What your favorite ways to boost creativity?

~Sarah Tomp

starrycelebration

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Have you ever been at the start of something big? That struggling actor you met is suddenly a box office favorite? That novel you read by an unknown author quickly moves up the best seller list? My husband recalls seeing a young comic starting his career at a comedy club up in L.A.many years ago. He was surprised when a few years later this comedian had moved from the comedy stage to become a big star. His name?

JimCarreyJim Carrey

Yesterday, I had two moments that I would describe as cusp moments. I was invited to a concert for an unknown band and I received the ARC for my best friend Sarah’s novel.

KPRIWe have a local independent radio station here in San Diego. For the past 10 years they have helped new bands kick off their careers with a small private concert for a group of  listeners. These concert’s have helped launch the careers of such artists as Jason Mraz, Shawn Colvin, and Imagine Dragons.

Last night my husband and I hopped aboard the Hornblower  ship Inspiration for a  a harbor cruise and to listen to a new band called the Bad Suns. It was the perfect night for a cruise on the San Diego bay.  The Bad Suns were talented and put on a great show. Speaking as a band widow of over 25 years and on how excited the audience grew through the evening, I predict this band will go far.
MBEI was also happy to receive the ARC for my blog buddy Sarah’s novel My Best Everything. I have been excited to watch this novel grow from pages submitted to our critique group to a full blown novel you can actually hold in your hand. To say I’m thrilled would be an understatement.

The novel has undergone several revisions, since those days long ago at critique group and after only reading the first few chapters (I did have a concert to attend) I am eagerly looking forward to see how the novel has changed and grown.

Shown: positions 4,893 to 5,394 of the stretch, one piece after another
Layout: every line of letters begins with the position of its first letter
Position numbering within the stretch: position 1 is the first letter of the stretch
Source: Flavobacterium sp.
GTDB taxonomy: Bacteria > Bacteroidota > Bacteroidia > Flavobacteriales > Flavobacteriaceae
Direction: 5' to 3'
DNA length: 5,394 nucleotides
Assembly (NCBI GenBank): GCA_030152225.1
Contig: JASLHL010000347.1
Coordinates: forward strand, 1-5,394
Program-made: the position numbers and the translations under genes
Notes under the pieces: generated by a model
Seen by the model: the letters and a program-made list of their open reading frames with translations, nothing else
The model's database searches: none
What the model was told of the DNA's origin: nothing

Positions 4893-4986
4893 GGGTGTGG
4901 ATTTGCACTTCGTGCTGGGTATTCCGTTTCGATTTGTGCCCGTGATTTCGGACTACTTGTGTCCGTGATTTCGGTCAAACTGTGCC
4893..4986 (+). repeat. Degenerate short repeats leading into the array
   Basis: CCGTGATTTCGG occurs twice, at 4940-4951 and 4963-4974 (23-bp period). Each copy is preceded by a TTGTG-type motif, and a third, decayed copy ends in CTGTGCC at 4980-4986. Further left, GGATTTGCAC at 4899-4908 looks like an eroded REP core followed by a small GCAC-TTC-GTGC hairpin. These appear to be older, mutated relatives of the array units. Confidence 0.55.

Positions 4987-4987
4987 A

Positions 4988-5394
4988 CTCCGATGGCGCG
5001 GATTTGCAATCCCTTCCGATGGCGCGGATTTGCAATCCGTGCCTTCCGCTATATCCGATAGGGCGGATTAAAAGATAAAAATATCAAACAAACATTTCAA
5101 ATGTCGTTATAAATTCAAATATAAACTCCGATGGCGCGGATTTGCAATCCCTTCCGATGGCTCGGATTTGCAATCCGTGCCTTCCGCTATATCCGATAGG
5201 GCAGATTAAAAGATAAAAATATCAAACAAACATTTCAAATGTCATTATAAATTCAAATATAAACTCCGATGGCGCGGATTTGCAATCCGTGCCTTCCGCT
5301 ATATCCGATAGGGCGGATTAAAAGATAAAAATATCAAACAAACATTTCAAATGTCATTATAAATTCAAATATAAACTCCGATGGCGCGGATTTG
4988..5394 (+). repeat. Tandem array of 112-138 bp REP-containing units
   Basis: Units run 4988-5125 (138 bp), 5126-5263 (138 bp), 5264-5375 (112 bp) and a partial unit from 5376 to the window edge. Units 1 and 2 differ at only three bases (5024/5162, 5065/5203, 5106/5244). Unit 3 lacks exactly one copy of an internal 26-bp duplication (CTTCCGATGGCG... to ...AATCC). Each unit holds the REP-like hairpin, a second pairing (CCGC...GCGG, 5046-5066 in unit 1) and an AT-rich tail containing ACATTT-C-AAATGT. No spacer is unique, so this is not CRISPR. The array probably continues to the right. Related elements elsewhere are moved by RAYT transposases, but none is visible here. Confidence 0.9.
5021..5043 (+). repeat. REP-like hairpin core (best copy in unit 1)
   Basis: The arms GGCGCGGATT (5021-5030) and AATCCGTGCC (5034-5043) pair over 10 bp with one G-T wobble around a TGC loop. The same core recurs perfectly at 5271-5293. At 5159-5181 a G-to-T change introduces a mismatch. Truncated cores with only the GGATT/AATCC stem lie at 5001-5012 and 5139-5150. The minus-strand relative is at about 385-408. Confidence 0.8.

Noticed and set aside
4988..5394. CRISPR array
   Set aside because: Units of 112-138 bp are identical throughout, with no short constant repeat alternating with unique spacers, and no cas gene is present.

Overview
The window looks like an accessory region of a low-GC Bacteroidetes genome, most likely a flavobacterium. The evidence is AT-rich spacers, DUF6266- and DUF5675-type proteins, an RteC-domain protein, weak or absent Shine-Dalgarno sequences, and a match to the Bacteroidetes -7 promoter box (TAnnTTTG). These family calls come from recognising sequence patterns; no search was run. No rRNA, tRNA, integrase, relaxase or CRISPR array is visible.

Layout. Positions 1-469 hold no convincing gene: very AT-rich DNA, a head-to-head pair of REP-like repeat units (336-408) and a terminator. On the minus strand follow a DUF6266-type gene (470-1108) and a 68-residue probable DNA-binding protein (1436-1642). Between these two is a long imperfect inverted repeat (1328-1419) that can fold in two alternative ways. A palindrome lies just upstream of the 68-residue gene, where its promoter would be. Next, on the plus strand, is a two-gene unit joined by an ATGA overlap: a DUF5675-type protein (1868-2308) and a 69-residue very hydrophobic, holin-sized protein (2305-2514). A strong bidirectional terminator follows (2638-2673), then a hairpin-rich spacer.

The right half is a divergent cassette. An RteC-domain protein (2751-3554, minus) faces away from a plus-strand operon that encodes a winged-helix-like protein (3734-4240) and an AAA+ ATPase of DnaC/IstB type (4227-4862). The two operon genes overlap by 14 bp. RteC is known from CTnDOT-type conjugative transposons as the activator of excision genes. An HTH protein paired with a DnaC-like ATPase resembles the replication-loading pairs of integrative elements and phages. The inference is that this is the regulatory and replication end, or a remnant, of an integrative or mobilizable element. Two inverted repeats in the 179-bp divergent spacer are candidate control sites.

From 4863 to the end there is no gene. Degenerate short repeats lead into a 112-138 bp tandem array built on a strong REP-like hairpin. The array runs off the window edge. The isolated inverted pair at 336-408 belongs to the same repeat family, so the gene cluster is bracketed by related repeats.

We can never predict what the future holds, but I can say that with both the band and Sarah’s book I feel like I am on the cusp of something big. I can’t wait to see if my predictions come true.

Happy reading,

Suzanne Santillan

Writing on the Sidewalk

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As posted on Publisher’s Weekly Children’s Bookshelf yesterday…

Bethany Strout at Little, Brown Books for Young Readers has bought a debut novel, The Shine Between Us by Sarah Tomp. In the story, a girl will do anything to leave her small Appalachian town, including making and selling moonshine to finance her college education. But when she falls for a boy whose ties to the town run deep she must choose between him and the life she’s always dreamed of. Publication is set for fall 2014; Catherine Drayton at InkWell Management held the auction for North American rights.

Yay!

Couldn’t be more thrilled!

Having a debut novel to announce has been both a long time coming and a flash of wow.

I am incredibly grateful to so many – so very many – writer friends who have, in one way or another helped me to get to this moment. No way would I have done this on my own. Lucky for me, I know the best people in the world to have along on a tough journey.

But my agent, Catherine Drayton, was truly amazing in making this deal happen. I so appreciate her tenacious enthusiasm and confidence. She’s the flash of wow.

Sarah Wones Tomp

WRITING ON THE SIDEWALK